Henry Alfred Kissinger KCMG (/ˈkɪsɪndʒər/; German: [ˈkɪsɪŋɐ]; born Heinz Alfred Kissinger; May 27, 1923) is a German-born American politician, diplomat, and geopolitical consultant who served as United States Secretary of State and National Security Advisor under the presidential administrations of Richard Nixon and Gerald Ford. A Jewish refugee who fled Nazi Germany with his family in 1938, he became National Security Advisor in 1969 and U.S. Secretary of State in 1973. For his actions negotiating a ceasefire in Vietnam, Kissinger received the 1973 Nobel Peace Prize under controversial circumstances, with two members of the committee resigning in protest.
A practitioner of Realpolitik, Kissinger played a prominent role in United States foreign policy between 1969 and 1977. During this period, he pioneered the policy of détente with the Soviet Union, orchestrated the opening of relations with China, engaged in what became known as shuttle diplomacy in the Middle East to end the Yom Kippur War, and negotiated the Paris Peace Accords, ending American involvement in the Vietnam War. Kissinger has also been associated with such controversial policies as U.S. involvement in the 1973 Chilean military coup, a “green light” to Argentina’s military junta for their Dirty War, and U.S. support for Pakistan during the Bangladesh War despite a genocide being perpetrated by Pakistan. After leaving government, he formed Kissinger Associates, an international geopolitical consulting firm. Kissinger has written over a dozen books on diplomatic history and international relations.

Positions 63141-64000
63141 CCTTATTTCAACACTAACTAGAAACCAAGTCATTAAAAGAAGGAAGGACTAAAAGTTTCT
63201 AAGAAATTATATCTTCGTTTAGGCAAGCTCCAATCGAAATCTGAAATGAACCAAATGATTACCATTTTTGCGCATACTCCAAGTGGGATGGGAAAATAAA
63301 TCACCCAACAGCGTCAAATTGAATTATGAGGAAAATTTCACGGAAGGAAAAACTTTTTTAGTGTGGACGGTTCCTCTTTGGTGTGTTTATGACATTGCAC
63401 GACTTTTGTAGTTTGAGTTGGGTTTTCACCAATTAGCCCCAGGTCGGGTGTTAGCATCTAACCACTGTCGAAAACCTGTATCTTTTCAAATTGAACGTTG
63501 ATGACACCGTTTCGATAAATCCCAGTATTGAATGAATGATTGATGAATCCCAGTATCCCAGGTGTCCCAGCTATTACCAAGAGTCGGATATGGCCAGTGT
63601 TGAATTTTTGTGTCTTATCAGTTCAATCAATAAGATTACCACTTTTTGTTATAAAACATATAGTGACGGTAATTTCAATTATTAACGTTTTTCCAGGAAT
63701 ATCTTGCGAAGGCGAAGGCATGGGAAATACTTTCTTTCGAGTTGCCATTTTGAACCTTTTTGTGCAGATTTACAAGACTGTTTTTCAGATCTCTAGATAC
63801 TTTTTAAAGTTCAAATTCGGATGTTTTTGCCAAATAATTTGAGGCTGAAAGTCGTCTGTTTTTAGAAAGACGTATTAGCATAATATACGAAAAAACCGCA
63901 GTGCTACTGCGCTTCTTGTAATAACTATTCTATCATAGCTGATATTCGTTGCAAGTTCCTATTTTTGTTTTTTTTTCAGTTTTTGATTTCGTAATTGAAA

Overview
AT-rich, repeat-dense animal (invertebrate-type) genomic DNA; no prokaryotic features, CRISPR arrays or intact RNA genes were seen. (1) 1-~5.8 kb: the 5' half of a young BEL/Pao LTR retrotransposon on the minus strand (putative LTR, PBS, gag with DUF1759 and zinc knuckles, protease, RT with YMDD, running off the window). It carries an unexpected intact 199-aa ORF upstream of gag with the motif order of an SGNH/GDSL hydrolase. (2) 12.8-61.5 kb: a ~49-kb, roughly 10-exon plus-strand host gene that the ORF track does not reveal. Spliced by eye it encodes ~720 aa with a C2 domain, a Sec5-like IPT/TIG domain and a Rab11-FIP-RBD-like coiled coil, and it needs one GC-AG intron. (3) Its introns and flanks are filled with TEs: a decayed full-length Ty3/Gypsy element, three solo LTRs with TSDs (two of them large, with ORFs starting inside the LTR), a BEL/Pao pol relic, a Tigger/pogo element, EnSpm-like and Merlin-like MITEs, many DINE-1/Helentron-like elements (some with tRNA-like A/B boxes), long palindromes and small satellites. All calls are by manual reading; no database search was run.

Kissinger remains a controversial and polarizing figure in U.S. politics, both condemned as an alleged war criminal by many journalists, political activists, and human rights lawyers, and venerated as a highly effective U.S. Secretary of State by many prominent international relations scholars. With the death of centenarian George Shultz in February 2021, Kissinger is the oldest living former U.S. Cabinet member and the last surviving member of Nixon’s Cabinet.
Books in order of publication:
1979. The White House Years. (National Book Award, History Hardcover)
1982. Years of Upheaval.
1999. Years of Renewal.
1957. A World Restored: Metternich, Castlereagh and the Problems of Peace, 1812–22.
1957. Nuclear Weapons and Foreign Policy. New York: Published for the Council on Foreign Relations by Harper & Brothers.
1961. The Necessity for Choice: Prospects of American Foreign Policy.
1965. The Troubled Partnership: A Re-Appraisal of the Atlantic Alliance. Westport, Conn.: Greenwood Press.
1969. American Foreign Policy: Three Essays.
1981. For the Record: Selected Statements 1977–1980.
1985. Observations: Selected Speeches and Essays 1982–1984. Boston: Little, Brown.
1998. Kissinger Transcripts: The Top Secret Talks With Beijing and Moscow, edited by William Burr. New York: New Press.
2001. Does America Need a Foreign Policy? Toward a Diplomacy for the 21st Century.
2002. Vietnam: A Personal History of America’s Involvement in and Extrication from the Vietnam War.
2003. Crisis: The Anatomy of Two Major Foreign Policy Crises: Based on the Record of Henry Kissinger’s Hitherto Secret Telephone Conversations. New York: Simon & Schuster.
2011. On China. New York: Penguin Press.
2014. World Order. New York: Penguin Press.
2021. The Age of AI and Our Human Future